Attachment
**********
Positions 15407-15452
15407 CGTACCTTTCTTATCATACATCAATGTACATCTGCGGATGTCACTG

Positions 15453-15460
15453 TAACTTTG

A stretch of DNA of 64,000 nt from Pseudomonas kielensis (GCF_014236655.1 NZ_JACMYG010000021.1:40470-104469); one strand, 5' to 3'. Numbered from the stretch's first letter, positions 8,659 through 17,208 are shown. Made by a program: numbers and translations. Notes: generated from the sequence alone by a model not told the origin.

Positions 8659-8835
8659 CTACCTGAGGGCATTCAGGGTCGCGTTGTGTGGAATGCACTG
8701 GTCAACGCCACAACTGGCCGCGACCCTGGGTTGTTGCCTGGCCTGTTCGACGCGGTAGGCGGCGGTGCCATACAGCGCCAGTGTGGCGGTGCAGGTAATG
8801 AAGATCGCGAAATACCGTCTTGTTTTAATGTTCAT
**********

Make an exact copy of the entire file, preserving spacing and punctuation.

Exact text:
Positions 15407-15452
15407 CGTACCTTTCTTATCATACATCAATGTACATCTGCGGATGTCACTG

Positions 15453-15460
15453 TAACTTTG

A stretch of DNA of 64,000 nt from Pseudomonas kielensis (GCF_014236655.1 NZ_JACMYG010000021.1:40470-104469); one strand, 5' to 3'. Numbered from the stretch's first letter, positions 8,659 through 17,208 are shown. Made by a program: numbers and translations. Notes: generated from the sequence alone by a model not told the origin.

Positions 8659-8835
8659 CTACCTGAGGGCATTCAGGGTCGCGTTGTGTGGAATGCACTG
8701 GTCAACGCCACAACTGGCCGCGACCCTGGGTTGTTGCCTGGCCTGTTCGACGCGGTAGGCGGCGGTGCCATACAGCGCCAGTGTGGCGGTGCAGGTAATG
8801 AAGATCGCGAAATACCGTCTTGTTTTAATGTTCAT